In the world of track and field, sprinting is one of the most exciting and adrenaline-fueled event groups to watch. It can, at times, also be a breeding ground for showboating and ego. But among the rising – or more precisely, resurgent – Australian stars in the discipline is Naa Anang, who has made a name for herself with her impressive performances and selfless nature.
At the recent Maurie Plant Meet in Melbourne, 27-year-old Anang ran 11.20 seconds for the 100m into a 1.4 m/s headwind, becoming the equal sixth fastest Australian ever. It was a remarkable feat, especially considering the challenging wind conditions. Anang surprised even herself with her performance, saying, “I’m so stoked, I mean I surprised myself in Adelaide [where she won in 11.39 into a 2.4 m/s headwind]. I didn’t really think I was in that shape this early, so I was pretty expectant for tonight. I was also very nervous because I put a lot of pressure on myself. I am glad I could back myself and come through, so I’m really stoked.”
There’s always conjecture about the extent a headwind or tailwind impedes or aids performance. What is for sure is that Anang’s run was an outlier compared to the other top ten performers in the nation’s history: the only whose best mark was run into a headwind. According to World Athletics records it’s also the equal fastest ever time by an Australian run into a headwind, matching Sally Pearson’s 2012 mark in Nivelles, Belgium (11.20s into a 1.2 m/s headwind). And for what it is worth, a 2018 article in the European of Journal of Sport Science equates the run to 11.11 seconds with no wind, or 11.00 seconds if aided by the maximum allowable 2.0 m/s tailwind; while World Athletics’s Rankings and Scoring Tables reward the run at the same level as an 11.15 performance in still conditions.
Rank Time Athlete 1 11.11 (+1.9) Melissa Breen 2 11.12 (+1.9) Melinda Gainsford-Taylor 3 11.14 (+1.4) Sally Pearson 4 11.16 (+1.8) Hana Basic 5 11.19 (+1.6) Kerry Johnson 6 11.20 (+1.2) Raelene Boyle 6 11.20 (-1.4) Naa Anang 8 11.24 (+1.4) Colleen (Beasley) Pekin 8 11.24 (+1.1) Cathy Freeman 10 11.25 (+0.1) Ella Connolly
But what makes Anang stand out even more is her generosity and selflessness off the track. At the Beachside Gift in Mentone in south-eastern Melbourne earlier this month, she not only participated in the event but also stayed until 10pm to help the meet organisers pack up. It’s not every day that you see a professional athlete pitching in with the manual labor, especially after a long day of competing.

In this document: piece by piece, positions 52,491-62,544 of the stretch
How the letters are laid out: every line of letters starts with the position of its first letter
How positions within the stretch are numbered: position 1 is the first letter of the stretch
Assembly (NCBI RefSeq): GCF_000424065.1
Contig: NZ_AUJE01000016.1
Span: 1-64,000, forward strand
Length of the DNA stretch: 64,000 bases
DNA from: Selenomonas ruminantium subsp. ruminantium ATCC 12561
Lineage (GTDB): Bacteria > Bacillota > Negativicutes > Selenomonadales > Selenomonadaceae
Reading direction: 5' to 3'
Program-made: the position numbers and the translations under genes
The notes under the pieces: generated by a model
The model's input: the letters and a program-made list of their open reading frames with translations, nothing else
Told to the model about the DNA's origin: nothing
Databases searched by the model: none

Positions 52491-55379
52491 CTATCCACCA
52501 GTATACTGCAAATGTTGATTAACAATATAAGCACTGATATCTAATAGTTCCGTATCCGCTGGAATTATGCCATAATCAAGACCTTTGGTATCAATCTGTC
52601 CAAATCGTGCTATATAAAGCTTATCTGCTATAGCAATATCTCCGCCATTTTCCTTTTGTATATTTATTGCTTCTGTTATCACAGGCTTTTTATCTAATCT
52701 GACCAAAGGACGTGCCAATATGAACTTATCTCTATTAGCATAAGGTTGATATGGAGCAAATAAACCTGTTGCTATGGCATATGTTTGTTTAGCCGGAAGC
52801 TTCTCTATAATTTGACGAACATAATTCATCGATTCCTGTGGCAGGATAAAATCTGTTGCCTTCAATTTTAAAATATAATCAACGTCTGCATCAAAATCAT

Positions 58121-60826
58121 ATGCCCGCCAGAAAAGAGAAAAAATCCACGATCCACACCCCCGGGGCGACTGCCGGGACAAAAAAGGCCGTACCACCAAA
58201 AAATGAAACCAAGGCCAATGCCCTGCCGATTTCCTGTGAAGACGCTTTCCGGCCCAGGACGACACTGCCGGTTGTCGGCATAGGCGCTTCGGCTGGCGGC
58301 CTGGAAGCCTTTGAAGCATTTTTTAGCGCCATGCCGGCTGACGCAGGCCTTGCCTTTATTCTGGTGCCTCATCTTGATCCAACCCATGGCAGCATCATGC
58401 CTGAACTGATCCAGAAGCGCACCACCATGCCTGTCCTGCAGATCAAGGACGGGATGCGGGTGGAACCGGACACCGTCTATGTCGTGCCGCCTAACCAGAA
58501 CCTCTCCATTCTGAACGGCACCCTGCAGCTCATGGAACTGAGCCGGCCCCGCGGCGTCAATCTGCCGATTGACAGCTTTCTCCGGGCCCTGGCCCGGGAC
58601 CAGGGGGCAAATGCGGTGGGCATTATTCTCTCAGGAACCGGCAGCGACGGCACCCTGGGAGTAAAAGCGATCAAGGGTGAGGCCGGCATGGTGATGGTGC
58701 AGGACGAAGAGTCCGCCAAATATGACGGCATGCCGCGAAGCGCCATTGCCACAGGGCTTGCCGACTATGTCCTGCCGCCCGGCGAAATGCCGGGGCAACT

Anang’s kind and giving nature is a reflection of her upbringing. She was born in Ghana and moved to Australia when she was six months old. Her parents instilled in her the importance of working hard, being grateful for what she has and giving back to others. This is something that Anang has carried with her throughout her life, on and off the track.
“My name, Naa, means princess, but growing up with two older brothers meant I was more of a tomboy, used to having to fight all the time,” she told World Athletics in 2019.
Anang’s selflessness is not just limited to her willingness to lend a hand. She is also known for her generosity towards her fellow athletes and warm character (she also has the best Instagram handle in Australian athletics @ohyeahnaa). When Anang won the long jump and 100m double at the Australian Championships in 2019, becoming the first woman in 70 years to do so, she was quick to give credit to her competitors, saying that they pushed her to be her best. It’s sometimes rare to see such humility and respect in the world of sports, where the focus is often on individual achievements and records.
But Anang’s journey to success has not been without its challenges. For the past three years, she has been dealing with shin splints, a painful condition caused by stress fractures in both of her shins. This injury has made training difficult and has forced Anang to modify her workouts significantly. Despite this setback, she has continued to work hard and stay committed to the sport.
Anang credits her coach Gary Bourne for helping her overcome her injury and return to top form. Bourne has pushed her to run further distances than she would like, but it has paid off in the end. Anang says, “This off-season was perhaps the first time in a long time that I actually was able to train every day consistently. That’s what I put it down to, and my coach Gary pushing me to run further distances than I would like, but it is working out.”
Anang’s success on the track and her kind-hearted nature off the track have made her a much liked figure in the Australian athletics. She represents the best of what athletes can be: dedicated, hardworking, and humble. Her story is proof that with the right mindset and support, anything is possible. And we’ll be tuned to the track for the rest of the season, and beyond, to see what lies ahead.